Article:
Time to jazz up your Ubuntu with a Mac OS/X style doc, which will not put too much of a load on your processor. Wbar has been popularised in gOS Gadgets, where it has replaced the iBar as the default dock. To do this, you do not need to add any repositories or any complex stuff. All you have to do is download two .deb packages (yeah, no compilation from .tar.gz!), and install them! So here’s how you do that.
- First, go to the downloads page of wbar, which is hosted on Google Code. Next, download the latest Debian package available, which is 1.3.3 as of writing.
- Second, visit the homepage of wbarconf, a configuration application for wbar, written in Python, and download the latest debian package, 0.7.2-1 as of now.
- Next, either install them graphically by clicking on the packages and installing with Gdebi Package Installer, or use the command line with the following command:
$ sudo dpkg -i wbar_1.3.3_i386.deb wbarconf_0.7.2-1_i386.deb
- After it’s installed, press ALT+F2 or click Run from the menu, and type in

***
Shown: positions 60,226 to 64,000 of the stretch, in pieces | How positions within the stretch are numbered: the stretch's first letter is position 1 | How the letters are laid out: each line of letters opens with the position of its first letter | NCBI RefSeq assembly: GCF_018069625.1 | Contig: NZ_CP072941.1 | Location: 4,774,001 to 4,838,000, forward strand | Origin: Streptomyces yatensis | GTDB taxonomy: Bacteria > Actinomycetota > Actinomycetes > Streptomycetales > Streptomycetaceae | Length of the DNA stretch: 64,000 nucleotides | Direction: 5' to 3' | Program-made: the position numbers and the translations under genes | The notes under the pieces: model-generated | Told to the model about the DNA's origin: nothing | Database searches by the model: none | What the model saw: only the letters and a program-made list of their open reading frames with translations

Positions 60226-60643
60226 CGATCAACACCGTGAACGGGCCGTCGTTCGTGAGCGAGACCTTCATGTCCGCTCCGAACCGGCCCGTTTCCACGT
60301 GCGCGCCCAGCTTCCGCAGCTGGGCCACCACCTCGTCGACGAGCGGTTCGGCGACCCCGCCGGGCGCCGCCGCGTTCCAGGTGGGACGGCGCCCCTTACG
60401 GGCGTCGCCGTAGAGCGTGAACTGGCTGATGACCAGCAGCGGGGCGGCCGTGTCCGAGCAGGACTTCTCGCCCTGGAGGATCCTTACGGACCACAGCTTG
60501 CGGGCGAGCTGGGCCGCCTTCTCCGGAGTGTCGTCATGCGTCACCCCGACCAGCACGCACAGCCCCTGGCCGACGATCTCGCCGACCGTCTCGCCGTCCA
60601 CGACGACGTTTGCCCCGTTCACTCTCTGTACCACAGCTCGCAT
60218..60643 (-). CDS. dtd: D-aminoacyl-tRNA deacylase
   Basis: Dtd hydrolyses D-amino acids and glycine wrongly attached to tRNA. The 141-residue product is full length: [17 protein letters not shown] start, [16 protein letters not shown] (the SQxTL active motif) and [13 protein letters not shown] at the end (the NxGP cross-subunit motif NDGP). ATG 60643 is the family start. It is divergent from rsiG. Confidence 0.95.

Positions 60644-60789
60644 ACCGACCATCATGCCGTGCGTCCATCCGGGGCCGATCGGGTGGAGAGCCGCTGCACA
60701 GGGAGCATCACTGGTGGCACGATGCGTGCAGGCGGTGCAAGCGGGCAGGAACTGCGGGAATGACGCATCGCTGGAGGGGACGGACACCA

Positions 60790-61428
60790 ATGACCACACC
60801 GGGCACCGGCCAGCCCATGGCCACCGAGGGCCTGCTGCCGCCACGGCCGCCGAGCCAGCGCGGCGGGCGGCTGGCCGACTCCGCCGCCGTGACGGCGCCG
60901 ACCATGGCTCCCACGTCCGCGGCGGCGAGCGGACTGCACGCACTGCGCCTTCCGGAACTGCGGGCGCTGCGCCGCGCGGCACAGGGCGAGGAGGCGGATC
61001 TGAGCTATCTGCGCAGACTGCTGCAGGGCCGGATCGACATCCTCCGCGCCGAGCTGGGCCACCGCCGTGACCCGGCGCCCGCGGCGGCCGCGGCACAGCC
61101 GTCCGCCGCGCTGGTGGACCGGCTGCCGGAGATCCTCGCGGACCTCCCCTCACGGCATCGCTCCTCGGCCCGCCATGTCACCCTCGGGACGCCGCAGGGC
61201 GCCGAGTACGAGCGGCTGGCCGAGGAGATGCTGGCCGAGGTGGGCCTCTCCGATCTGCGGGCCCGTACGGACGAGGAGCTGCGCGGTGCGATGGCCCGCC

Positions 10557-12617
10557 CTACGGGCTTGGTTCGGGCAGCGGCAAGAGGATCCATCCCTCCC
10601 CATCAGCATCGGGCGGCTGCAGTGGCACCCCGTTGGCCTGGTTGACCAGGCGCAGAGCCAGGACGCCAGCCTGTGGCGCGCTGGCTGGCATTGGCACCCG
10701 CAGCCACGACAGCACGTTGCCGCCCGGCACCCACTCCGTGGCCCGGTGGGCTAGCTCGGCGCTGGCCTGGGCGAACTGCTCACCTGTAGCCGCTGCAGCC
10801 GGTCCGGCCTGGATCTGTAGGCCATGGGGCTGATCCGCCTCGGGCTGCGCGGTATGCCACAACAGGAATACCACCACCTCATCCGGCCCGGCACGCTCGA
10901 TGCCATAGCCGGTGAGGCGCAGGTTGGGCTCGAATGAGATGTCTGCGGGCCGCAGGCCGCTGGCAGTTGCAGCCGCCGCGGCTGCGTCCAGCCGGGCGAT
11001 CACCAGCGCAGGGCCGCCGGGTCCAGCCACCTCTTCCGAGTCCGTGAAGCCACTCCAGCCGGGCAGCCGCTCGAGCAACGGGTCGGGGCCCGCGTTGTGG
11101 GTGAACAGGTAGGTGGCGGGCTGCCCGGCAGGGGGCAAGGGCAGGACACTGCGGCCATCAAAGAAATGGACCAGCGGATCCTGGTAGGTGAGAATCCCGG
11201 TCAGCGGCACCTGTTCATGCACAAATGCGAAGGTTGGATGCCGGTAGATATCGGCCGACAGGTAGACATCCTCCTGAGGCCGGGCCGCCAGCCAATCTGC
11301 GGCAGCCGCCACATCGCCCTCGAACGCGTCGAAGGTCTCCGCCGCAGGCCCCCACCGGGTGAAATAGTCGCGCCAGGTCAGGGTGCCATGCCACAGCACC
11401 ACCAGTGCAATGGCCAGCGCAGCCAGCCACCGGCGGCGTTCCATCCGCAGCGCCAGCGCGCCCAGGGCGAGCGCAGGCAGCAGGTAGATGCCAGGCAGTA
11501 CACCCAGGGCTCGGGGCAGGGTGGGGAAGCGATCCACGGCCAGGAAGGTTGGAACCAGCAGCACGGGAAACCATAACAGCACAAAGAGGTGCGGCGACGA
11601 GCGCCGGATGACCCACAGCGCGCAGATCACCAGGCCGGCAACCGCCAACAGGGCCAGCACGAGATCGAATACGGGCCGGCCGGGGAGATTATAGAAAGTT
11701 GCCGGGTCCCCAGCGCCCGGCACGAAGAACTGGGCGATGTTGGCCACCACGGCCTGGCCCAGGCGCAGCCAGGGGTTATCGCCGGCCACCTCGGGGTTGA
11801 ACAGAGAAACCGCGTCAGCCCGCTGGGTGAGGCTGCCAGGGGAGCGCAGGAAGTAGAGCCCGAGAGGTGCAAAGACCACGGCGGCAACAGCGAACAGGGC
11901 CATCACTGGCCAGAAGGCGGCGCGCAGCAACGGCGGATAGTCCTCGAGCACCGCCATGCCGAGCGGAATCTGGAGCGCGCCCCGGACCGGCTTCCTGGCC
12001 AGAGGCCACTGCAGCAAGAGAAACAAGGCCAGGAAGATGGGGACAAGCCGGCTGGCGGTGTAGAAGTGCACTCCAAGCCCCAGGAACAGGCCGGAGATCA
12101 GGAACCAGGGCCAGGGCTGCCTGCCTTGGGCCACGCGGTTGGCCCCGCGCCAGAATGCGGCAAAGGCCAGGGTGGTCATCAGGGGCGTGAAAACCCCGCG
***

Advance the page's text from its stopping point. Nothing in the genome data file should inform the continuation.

wbar. Bingo! You now have a cute dock sitting on your desktop. Search for
wbarconfin your menus (should be in Accessories in GNOME, don’t use it much. In KDE, it’s in the Utilities), and configure it to your taste! :)
That’s it! Wasn’t it simple?
By the way, I noticed a quirk in Ubuntu 8.04, after having installed it successively on quite a few systems. From 8.04, Ubuntu, by default, does not give the users permission to mount hard disks automatically on boot. This is because of the implementation of Policy-Kit, a new security system replacing the earlier gksu/kdesu/sudo based systems. Now, permissions for specific tasks are granted, either temporarily or permanently. So once you install your new Ubuntu Hardy Heron (or the newer Intrepid Ibex, which is in Alpha stage afaik), open up Systems->Admisintration->Authorisations. Then in the list on the right, search for the section labelled ‘hal’ (Hardware Abstraction Layer), and grant yourself permissions to mount/unmount all disks/partitions by adding yourself in the list, except the last two, which are for encrypted partitions. That is unnecessary for BITSians as we do not use encrypted partitions… They are for people higly concious about data security. After you have done this, you will see on the next reboot that all your hard disks are automatically mounted, as they used to be in earlier versions of Ubuntu. Afaik, Policy-Kit will also be implemented in future versions of distro’s like Fedora, so other people can also remember to do it. :)